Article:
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J Psychopharmacol. 2003 Jun;17(2):204-9.

Menstrual cycle effects on hypothalamic dopamine receptor function in women with a history of puerperal bipolar disorder.

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  • 1Institute of Psychiatry, King's College London, De Crespigny Park, London, UK. awieck@globalnet.co.uk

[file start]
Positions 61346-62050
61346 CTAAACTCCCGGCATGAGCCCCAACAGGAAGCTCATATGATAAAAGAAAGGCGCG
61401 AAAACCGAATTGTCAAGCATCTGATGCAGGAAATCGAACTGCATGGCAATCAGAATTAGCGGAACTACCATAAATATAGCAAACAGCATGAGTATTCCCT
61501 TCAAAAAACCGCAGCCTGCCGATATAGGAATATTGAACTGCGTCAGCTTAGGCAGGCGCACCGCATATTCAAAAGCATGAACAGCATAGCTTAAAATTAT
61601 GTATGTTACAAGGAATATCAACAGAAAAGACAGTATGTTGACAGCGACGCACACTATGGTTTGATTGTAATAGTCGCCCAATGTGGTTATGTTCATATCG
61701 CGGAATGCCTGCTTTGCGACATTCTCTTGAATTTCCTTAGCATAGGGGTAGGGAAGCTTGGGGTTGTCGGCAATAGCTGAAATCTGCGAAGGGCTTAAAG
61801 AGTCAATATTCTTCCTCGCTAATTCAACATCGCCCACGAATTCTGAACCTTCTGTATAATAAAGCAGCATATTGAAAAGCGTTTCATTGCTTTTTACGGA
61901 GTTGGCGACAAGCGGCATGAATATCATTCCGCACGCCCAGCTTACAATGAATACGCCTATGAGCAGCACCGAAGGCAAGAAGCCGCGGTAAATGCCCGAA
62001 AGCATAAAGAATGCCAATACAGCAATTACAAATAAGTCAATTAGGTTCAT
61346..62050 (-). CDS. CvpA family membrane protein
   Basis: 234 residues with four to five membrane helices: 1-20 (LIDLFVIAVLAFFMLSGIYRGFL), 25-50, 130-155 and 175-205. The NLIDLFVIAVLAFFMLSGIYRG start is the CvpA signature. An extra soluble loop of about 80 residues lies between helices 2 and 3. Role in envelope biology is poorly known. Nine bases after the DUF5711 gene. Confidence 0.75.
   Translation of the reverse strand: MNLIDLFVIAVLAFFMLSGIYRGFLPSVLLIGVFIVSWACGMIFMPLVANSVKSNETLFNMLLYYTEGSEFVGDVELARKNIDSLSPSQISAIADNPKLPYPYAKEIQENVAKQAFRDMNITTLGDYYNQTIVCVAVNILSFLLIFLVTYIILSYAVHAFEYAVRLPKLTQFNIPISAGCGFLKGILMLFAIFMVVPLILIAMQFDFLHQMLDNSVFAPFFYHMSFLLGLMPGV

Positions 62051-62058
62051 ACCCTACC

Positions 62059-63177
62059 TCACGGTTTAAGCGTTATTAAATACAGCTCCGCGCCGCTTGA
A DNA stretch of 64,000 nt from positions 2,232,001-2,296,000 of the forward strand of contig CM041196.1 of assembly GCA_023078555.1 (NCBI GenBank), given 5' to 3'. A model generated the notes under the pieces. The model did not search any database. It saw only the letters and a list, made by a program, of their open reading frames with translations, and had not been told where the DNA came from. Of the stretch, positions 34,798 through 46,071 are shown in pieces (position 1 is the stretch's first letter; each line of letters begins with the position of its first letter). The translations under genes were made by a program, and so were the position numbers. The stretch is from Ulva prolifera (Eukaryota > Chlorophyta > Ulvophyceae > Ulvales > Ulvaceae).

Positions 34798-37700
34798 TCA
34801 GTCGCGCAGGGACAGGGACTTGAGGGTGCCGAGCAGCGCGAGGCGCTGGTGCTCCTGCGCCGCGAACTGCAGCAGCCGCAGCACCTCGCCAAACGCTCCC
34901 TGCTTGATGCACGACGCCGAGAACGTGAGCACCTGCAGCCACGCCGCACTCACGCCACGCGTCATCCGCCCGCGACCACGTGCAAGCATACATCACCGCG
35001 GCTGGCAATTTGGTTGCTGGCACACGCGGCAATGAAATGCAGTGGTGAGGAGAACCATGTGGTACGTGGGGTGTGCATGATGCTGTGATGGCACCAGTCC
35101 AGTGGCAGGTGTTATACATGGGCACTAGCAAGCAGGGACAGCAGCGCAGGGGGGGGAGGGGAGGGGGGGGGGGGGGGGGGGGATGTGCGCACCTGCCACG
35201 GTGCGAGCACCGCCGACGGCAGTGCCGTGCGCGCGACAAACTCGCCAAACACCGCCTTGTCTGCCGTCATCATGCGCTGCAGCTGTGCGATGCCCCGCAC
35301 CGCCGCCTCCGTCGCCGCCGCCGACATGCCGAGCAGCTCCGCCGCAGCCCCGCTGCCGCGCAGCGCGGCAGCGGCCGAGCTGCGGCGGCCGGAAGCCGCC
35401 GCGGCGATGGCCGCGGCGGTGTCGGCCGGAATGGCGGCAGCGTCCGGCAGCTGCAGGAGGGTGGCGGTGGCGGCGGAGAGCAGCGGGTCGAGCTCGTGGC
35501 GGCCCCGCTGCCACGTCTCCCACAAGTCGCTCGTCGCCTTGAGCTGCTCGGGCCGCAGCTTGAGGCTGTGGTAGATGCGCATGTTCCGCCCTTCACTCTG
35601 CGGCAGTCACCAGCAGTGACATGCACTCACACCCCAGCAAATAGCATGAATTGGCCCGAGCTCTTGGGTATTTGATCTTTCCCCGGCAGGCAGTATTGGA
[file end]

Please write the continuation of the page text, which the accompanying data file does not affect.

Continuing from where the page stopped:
Neuroendocrine challenge tests of hypothalamic dopamine receptor function in the early postpartum period suggest that the sensitivity of these receptors is increased in women with a history of bipolar disorder after childbirth. We tested the hypothesis that, in women predisposed to bipolar disorder in the puerperium, hypothalamic dopamine receptor function is more sensitive to changes in circulating ovarian hormone concentrations than in women without such histories. Eight fully recovered and drug-free women who had had at least one episode of bipolar illness following childbirth were compared with nine normal controls. Growth hormone (GH) responses to apomorphine (APO 0.005 mg s.c.) were measured in the early follicular phase, when plasma concentrations of ovarian hormones are low, and in the mid-luteal phase, when they are relatively high. The recovered bipolar subjects and the controls did not differ from each other in their follicular and midluteal oestrogen and progesterone concentrations. In the midluteal phase, both groups had increased oestrogen and progesterone levels. The recovered bipolar subjects did not differ from controls in baseline concentrations of GH in either of the menstrual phases. The APO-GH responses of the two groups did not differ in the follicular phase, but in the midluteal phase, when female sex steroids are relatively increased, the recovered group had significantly enhanced APO-GH responses [MANOVA for repeated measures: (i) area under the curve, group by phase effect: p < 0.04; (ii) GH peak rise after APO, group by phase effect: p < 0.056] and the responses were not related to concurrent measures of mood. The results of this small study of women predisposed to bipolar disorder in the puerperium shows an increased dopaminergic receptor sensitivity in the luteal phase of the menstrual cycle. It suggests that their dopaminergic systems have increased sensitivity to changes in circulating female sex steroids. This may be aetiologically relevant to the pathogenesis of puerperal bipolar disorder.

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